“So they will be in the white room, they’ll open up the hatch of the Starliner,” Weiss said in an earlier interview with Spaceflight Now. “They will practice going in and out, loading cargo, configuring Starliner for flight. So it’ll be a really good end-to-end system checkout of all the launch vehicle and spacecraft systems working together, as well as the people who are executing the operations.”
Once the IDOLT exercise is complete, the rocket will return to the VIF for additional testing and preparation activities ahead of liftoff later this month.
NASA Engineers Break SLS Test Tank on Purpose to Test Extreme Limits
Engineers at NASA’s Marshall Space Flight Center in Huntsville, Alabama, on Dec. 5 deliberately pushed the world’s largest rocket fuel tank beyond its design limits to really understand its breaking point. The test version of the Space Launch System rocket’s liquid hydrogen tank withstood more than 260% of expected flight loads over five hours before engineers detected a buckling point, which then ruptured. Engineers concluded the test at approximately 11 p.m.
“We purposely took this tank to its extreme limits and broke it because pushing systems to the point of failure gives us additional data to help us build rockets intelligently,” said Neil Otte, chief engineer of the SLS Stages Office at Marshall. “We will be flying the Space Launch System for decades to come, and breaking the propellant tank today will help us safely and efficiently evolve the SLS rocket as our desired missions evolve.”
The test version of the tank aced earlier tests, withstanding forces expected at engine thrust levels planned for Artemis lunar missions, showing no signs of cracks, buckling or breaking. The test on Dec. 5 -- conducted using a combination of gaseous nitrogen for pressurization and hydraulics for loads -- pushed the tank to the limits by exposing it to higher forces that caused it to break as engineers predicted. Earlier tests at Marshall certified the tank for both the current version of the SLS -- called Block 1, which will use an upper stage called the Interim Cryogenic Propulsion Stage -- and the Block 1B version that will replace the ICPS with the more powerful Exploration Upper Stage.
“This final tank test marks the largest-ever controlled test-to-failure of a NASA rocket stage pressurized tank,” said Mike Nichols, Marshall’s lead test engineer for the tank. This data will benefit all aerospace companies designing rocket tanks.”
For all the tests, NASA and Boeing engineers simulated liftoff and flight stresses on a test version of the Space Launch System liquid hydrogen tank that is structurally identical to the flight tank. Throughout the tests in Marshall’s 215-foot-tall test stand, they used large hydraulic pistons to deliver millions of pounds of punishing compression, tension and bending forces on the robust test tank.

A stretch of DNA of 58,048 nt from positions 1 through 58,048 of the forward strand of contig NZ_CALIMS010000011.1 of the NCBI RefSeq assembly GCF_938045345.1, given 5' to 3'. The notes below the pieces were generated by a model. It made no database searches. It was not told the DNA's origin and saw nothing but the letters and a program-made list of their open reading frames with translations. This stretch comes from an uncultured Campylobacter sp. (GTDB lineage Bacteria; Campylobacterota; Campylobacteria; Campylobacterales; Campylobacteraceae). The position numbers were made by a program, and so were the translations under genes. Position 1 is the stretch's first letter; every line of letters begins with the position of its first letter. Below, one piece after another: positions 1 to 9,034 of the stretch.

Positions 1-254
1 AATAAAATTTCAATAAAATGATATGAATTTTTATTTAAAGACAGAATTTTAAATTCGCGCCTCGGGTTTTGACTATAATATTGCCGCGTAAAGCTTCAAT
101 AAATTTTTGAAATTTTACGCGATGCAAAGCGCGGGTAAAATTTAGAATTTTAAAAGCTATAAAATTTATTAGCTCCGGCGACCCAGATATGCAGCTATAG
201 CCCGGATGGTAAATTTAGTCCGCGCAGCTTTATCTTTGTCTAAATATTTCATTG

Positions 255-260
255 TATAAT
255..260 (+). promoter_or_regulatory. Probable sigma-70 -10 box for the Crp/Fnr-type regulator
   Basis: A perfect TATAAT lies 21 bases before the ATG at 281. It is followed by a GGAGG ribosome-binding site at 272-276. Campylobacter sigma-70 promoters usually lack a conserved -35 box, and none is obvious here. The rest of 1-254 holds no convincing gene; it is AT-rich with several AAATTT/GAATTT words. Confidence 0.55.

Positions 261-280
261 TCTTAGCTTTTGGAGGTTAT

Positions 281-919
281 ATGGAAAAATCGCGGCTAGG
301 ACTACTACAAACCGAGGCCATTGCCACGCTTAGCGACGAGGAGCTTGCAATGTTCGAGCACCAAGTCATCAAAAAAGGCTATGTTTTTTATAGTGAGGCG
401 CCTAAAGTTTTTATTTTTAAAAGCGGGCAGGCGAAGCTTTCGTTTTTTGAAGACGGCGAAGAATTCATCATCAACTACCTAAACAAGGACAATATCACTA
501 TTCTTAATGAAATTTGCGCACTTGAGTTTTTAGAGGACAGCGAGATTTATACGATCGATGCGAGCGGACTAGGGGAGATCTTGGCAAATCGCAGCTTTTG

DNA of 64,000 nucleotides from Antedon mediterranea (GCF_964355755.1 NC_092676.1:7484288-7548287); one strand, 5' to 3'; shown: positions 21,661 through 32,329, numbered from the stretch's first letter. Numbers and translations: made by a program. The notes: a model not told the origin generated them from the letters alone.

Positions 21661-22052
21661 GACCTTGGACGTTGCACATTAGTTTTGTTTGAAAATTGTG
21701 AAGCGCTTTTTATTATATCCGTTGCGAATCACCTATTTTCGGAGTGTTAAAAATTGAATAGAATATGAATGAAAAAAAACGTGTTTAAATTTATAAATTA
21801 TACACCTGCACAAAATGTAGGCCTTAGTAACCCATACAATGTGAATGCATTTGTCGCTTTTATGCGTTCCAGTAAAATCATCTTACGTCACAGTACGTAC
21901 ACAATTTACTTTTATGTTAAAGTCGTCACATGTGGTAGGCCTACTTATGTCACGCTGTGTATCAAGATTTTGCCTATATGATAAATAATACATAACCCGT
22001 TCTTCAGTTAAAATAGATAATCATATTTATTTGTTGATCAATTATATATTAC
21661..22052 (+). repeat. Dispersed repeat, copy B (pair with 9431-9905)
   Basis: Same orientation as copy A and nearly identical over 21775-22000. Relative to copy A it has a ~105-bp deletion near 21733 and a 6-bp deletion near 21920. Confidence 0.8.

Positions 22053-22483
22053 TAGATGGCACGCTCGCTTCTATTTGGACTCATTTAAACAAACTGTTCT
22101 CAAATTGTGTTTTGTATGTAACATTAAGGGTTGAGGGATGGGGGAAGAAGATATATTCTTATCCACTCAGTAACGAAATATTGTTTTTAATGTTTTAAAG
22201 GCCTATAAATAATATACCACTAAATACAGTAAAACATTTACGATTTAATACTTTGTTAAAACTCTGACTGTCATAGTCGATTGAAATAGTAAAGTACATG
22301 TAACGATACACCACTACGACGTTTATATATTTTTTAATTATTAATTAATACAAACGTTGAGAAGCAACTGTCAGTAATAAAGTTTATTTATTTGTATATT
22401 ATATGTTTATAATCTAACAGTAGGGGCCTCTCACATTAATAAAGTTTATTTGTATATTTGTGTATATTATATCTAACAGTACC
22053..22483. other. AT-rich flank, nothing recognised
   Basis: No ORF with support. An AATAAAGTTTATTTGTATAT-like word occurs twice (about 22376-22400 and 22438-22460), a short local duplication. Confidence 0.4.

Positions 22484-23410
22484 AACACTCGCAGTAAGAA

The test tank was fitted with thousands of sensors to measure stress, pressure and temperature, while high-speed cameras and microphones captured every moment to identify buckling or cracking in the cylindrical tank wall.
“The initial tank buckling failure occurred at the same relative location as predicted by the Boeing analysis team and initiated within 3% of the predicted failure load,” said Luke Denney, qualification test manager for Boeing’s Test & Evaluation Group. “The accuracy of these predictions against real life testing validates our structural models and provides high confidence in the tank design.”
Teams at Michoud are wrapping up functional testing of the assembled SLS core stage for the Artemis I mission and already are building the core stage for the Artemis II mission. The 212-foot-tall core stage is the largest, most complex rocket stage NASA has built since the Saturn V stages that powered the Apollo missions to the Moon.
“We are happy that NASA’s tests with the core stage structural test article will contribute not only to Space Launch System flights but also to the design of future rocket propellant tanks,” said Julie Bassler, manager of the SLS Stages Office.
SLS is the only rocket that can send Orion, astronauts and supplies to the Moon on a single mission. SLS, Orion and the Gateway in orbit around the Moon, are NASA’s backbone for deep space exploration and the Artemis program, which will send the first woman and next man to the lunar surface by 2024.
NASA and Boeing look ahead to long-term SLS production
NEW ORLEANS — As NASA marked the completion of the core stage of the first Space Launch System rocket, the agency and the rocket’s prime contractor are in the midst of negotiations for a long-term production contract for additional vehicles.
NASA announced in October that it was starting negotiations with Boeing for a production contract that would cover up to 10 core stages for the SLS, starting with the third SLS rocket. Boeing is already under contract for the first two SLS vehicles and NASA has authorized initial funding for the third SLS in order for it to be ready in time for a human lunar landing mission in 2024.
NASA expects that, with a long-term contract in place, it will be able to bring down the costs of individual SLS vehicles. “If you buy one SLS rocket, the price is really high. If you buy two, the price goes down significantly, and if you buy the three it keeps going down,” NASA Administrator Jim Bridenstine said at a Dec. 9 event at the Michoud Assembly Facility here.
Bridenstine said at the event that the agency was seeking such economies of scale in any contract for future SLS vehicles, depending on how many the agency needed for its future exploration plans. “We need to look at the price based on a negotiation between NASA and our prime contractor,” he said, a reference to Boeing. “That negotiation, and how many we buy, ultimately will determine what that final cost will be per rocket.”